This past Saturday, someone very special got married: my mom! I had the privilege of walking my mom down the aisle with my sister, as well as helping her get ready, praying with her before the ceremony, and answering the wedding coordinator’s questions. I also had the chance to meet my new step siblings and nephew and make a connection with them. It was so exciting to be a part of my mom’s special day, and I’m so happy for the future that God has for her and my new stepdad.
Let me be clear with you: I didn’t do these things to help my mom simply because I was her daughter. It wasn’t simply my responsibility to help her because she helped me on my wedding day. No one forced me to be there for her and pray for her. Rather, I helped her because I wanted to make it known that I support her in her marriage and that I will continue to remind her of her commitment to her husband.
As a culture, we seem to have forgotten the importance of a wedding. The wedding is not about the free food. The wedding is not about busting out your favorite dance moves or making a conga line. The wedding is not about having your way and criticizing everything you don’t like. The wedding is not about getting black-out drunk and doing stupid things that you’ll probably regret in the morning. Even if the wedding does have free food, fun dancing, and alcohol (and possibly things you don’t like), those things aren’t the point of the wedding.
On the contrary, the wedding is actually about a man and a woman making a decision before God and before those they love to honor one another and be faithful to one another. As an attendee of the wedding, your job is to stand as witness of their testimony and to hold them accountable in their decision.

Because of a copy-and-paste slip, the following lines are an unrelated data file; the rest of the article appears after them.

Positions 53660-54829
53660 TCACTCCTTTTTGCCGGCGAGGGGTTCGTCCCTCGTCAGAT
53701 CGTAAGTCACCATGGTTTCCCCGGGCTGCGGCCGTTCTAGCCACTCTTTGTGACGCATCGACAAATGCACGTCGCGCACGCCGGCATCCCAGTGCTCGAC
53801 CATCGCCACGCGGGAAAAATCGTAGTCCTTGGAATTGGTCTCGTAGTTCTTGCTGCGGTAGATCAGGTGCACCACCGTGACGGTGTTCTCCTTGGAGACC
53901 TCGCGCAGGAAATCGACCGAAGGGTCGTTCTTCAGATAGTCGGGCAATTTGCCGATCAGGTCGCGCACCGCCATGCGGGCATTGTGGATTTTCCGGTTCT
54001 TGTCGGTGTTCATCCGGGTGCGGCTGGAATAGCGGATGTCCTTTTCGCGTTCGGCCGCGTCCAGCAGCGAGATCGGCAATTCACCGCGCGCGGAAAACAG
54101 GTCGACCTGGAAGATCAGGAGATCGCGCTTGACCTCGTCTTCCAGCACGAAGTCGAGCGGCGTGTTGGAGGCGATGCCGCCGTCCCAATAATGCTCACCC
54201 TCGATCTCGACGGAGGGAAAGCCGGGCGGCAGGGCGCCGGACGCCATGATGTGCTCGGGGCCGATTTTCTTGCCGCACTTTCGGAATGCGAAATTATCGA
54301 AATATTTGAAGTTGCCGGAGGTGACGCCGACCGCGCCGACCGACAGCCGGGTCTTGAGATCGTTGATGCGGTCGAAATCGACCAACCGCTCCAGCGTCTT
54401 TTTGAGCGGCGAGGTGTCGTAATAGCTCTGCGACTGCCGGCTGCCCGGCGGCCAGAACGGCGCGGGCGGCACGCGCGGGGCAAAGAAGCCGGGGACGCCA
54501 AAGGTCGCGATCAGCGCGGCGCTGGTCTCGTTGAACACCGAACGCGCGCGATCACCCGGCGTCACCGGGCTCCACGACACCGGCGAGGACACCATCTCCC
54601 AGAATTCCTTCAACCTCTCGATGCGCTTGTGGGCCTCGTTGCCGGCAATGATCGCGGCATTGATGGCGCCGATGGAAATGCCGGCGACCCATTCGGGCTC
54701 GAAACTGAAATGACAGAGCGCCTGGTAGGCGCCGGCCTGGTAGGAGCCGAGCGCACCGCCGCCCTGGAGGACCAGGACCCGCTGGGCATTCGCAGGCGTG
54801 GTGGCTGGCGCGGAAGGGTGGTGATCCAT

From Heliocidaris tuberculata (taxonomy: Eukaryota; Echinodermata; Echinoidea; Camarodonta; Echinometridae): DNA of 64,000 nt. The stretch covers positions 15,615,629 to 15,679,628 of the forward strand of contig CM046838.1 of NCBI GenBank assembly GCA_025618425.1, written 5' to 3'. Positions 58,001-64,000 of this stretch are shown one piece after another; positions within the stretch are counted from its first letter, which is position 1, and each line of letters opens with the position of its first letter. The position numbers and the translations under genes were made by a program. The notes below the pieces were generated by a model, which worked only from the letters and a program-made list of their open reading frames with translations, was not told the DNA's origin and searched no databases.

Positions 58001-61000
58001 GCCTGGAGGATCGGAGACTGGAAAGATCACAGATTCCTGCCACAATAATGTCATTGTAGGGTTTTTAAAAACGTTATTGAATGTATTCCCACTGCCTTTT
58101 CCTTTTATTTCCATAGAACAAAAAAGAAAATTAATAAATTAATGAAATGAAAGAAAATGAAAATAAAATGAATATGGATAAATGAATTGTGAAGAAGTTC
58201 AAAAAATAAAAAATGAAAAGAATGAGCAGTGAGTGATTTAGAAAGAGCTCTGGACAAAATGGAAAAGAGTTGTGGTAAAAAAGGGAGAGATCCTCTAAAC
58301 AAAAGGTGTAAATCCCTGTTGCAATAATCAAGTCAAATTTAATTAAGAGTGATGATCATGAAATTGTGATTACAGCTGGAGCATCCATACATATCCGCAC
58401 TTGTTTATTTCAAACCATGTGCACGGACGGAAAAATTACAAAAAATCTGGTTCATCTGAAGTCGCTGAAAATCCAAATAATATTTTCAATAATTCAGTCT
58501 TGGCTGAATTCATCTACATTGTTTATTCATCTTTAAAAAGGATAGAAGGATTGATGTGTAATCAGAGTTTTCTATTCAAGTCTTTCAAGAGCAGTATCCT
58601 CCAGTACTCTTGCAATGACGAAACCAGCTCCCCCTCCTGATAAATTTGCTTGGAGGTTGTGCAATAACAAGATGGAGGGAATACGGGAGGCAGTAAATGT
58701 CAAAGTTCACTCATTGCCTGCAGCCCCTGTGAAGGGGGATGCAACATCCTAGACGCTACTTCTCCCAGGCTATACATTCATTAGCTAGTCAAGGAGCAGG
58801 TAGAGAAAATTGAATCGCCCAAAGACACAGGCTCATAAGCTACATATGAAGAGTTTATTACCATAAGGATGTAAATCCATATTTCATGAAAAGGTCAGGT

What does that actually look like when the honeymoon is over and everyone has eaten their cookie favor?
As all couples know who have been married for longer than a day, conflict and fights are going to happen in your marriage. Unfortunately, the common thing for loved ones to do is to take your side in the argument. If you attended my wedding, for example, and I came to you and told you that my husband made me cry because of some trivial argument, you should not tell me, “Wow, what a jerk! I knew you shouldn’t have married him.” Instead, your job is to encourage reconciliation between me and my husband; take our side in the argument. You should gently remind me of the covenant I made with God and my husband to be faithful to him and to always work for our marriage. Pray for us. Ask God to give us wisdom. And send me on my merry way back to my husband.
Next week, I’ll be going to my fourth wedding of the year, my husband’s cousin. Although I’m looking forward to seeing my family and to having a great time at the party, I will be listening to their vows during the ceremony and will be praying for their success in marriage. My husband and I will write a prayer in the card so that they can remember that we are asking God to intervene in their union, in the good times and the bad. We also did that at the three weddings we already attended this year, and we will do so at the weddings we will be attending in the near future.
Let me encourage you: if you cannot do this for a couple who invited you to their wedding, do not attend the wedding. It is better for you not to go than for you to show up with negativity, criticism, and/or an unwillingness to want to see them succeed in their marriage. If you are a Christian and do not believe that God is in favor of their marriage, refusing to attend the wedding may encourage the couple to examine their hearts and invite God into their union.
When you go to a wedding, stand with the couple making their vows, and pray that God would be faithful to help them keep their vows from this day forward.